With a weekend in tow for everything to marinate, both sides of the NFL labor war have pulled the pins from their grenades. The NFLPA filed for decertification at 5:00 p.m. EST on Friday, and at midnight -- the official ending of the league year — the owners locked the players out of the game. This after more than two weeks of mediated negotiations that fell apart when the two sides could not agree in the level of financial disclosure the owners would provide in exchange for the request for an additional billion dollars per year in cost givebacks.
Post-negotiation, both sides have made their positions abundantly clear. "The NFL left the players no choice," the former NFLPA said in a statement. "The protections afforded by federal anti-trust laws that prohibit illegal corporate behavior now offer the players the best chance to prevent a lockout and protect themselves and their families. Under federal law, the players understand that they must relinquish union affiliation to pursue their anti-trust case."
"As you know, the union walked away from the mediation process today to decertify," NFL Commissioner Roger Goodell said. "We do believe that mediation is the fairest and fastest way to reach an agreement that works for the players and for the clubs. And we believe that ultimately this is going to be negotiated at the negotiating table. They've decided to pursue another strategy and that is their choice. But we will be prepared to negotiate an agreement and get something done that is fair to the players and fair to the clubs."
Now, the onus is on the players — for they are a group of players with their union dissolved — to bring legal remedy to the situation by filing an antitrust suit in the Minneapolis court of Judge David Doty, claiming that the owners have engaged in anti-competitive acts by imposing a common draft, franchise tags, and other player allotment practices. This they have done, in a lawsuit named 'Brady v. NFL' that actually names several plaintiffs in addition to New England Patriots quarterback Tom Brady. Indianapolis Colts quarterback Peyton Manning, New Orleans Saints quarterback Drew Brees, and potential top-five draft pick Von Miller from Texas A & M are among the names represented in a suit that will most likely be heard by Doty early next week.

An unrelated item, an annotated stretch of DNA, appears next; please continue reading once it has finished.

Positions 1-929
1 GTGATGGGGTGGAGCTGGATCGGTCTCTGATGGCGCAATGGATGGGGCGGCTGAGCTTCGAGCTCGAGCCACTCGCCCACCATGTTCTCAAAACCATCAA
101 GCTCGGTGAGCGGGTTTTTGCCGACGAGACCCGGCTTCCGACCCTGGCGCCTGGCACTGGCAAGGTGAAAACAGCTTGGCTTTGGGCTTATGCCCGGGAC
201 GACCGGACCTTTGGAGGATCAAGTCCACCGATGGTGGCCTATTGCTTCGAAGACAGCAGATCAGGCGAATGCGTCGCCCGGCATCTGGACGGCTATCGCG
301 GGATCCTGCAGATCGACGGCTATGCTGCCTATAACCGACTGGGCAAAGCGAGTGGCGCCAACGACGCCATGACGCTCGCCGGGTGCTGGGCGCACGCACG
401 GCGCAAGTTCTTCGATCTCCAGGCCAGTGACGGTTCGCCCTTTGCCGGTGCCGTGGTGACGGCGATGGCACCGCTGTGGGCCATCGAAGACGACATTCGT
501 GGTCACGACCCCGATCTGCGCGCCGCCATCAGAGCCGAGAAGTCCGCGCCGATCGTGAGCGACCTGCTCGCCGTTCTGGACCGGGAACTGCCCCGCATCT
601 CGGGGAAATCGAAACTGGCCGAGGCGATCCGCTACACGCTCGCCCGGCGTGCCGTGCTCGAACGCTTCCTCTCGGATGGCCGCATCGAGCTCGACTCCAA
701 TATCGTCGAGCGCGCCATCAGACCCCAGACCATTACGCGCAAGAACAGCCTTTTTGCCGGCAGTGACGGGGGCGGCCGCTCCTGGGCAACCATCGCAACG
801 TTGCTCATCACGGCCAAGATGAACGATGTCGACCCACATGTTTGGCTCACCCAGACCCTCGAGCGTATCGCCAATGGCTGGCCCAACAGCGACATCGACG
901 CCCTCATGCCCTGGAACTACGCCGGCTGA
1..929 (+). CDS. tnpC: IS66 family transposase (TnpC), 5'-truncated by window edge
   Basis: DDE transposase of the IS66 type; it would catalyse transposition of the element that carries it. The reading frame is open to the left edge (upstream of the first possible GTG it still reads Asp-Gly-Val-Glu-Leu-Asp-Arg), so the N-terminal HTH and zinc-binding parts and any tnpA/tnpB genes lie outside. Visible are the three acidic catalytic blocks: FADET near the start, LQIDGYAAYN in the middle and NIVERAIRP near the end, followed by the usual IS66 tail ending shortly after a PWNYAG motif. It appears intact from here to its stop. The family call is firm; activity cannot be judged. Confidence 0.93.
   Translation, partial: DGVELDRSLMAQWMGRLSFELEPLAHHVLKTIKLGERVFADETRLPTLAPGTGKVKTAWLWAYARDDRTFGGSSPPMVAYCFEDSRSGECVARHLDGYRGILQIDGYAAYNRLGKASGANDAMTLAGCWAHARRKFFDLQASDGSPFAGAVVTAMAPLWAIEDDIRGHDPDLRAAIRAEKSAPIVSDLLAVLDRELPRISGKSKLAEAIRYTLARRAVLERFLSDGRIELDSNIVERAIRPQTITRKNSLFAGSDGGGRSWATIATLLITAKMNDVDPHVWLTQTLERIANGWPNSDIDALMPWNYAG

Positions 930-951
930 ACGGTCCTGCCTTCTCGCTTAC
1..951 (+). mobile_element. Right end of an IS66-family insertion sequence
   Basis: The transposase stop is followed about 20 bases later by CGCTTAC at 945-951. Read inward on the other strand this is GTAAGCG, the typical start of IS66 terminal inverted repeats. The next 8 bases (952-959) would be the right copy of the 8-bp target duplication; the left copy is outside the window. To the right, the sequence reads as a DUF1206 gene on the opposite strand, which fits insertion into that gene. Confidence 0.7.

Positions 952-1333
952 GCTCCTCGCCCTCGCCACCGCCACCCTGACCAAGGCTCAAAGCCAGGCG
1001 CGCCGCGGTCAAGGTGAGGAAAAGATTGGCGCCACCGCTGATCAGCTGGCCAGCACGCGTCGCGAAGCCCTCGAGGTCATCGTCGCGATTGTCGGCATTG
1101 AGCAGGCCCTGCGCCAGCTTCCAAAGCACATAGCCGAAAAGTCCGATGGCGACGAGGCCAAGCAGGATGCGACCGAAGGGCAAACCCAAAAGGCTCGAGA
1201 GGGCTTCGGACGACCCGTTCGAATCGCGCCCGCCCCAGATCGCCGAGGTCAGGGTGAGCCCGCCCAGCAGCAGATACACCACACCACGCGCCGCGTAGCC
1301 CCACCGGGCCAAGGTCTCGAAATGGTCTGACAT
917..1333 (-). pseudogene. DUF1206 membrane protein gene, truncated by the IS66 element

There are a few ways this could go. The owners have already filed a claim with the National Labor Relations Board, charging that the union's decertification is a sham done simply for the sake of legal maneuvering. If a judge agrees with that concept, the antitrust strategy could be barred, but the chances of that happening are minimal. What is more likely to happen is that the players will file for a temporary restraining order, asking the judge to injunct the owners from locking them out, based on that antitrust language. At that point, Doty could grant the injunction and order arguments from each side regarding the validity of the decertification, and the legality of the lockout.
In 1989 — two years after the NFL's last work stoppage -- the union was allowed to decertify , the lockout was barred by the courts, and the NFL played on through the existing agreements until 1993, when the "Reggie White Rule" (so named because the late, great White lent his name to the players' fight against limited free agency and for a more open market. It's quite possible that the same result could ensue, and a few years down the road, the "Tom Brady Rule" could be the thing that leads to a new round of labor peace.
But through the weekend, the only thing to do is to sit it out, wait, and speculate. At Shutdown Corner, we'll have much more on what the possible ramifications might be, as well as a return to the 'Other Shutdown 40' for those who would prefer draft reports to labor strife at this point.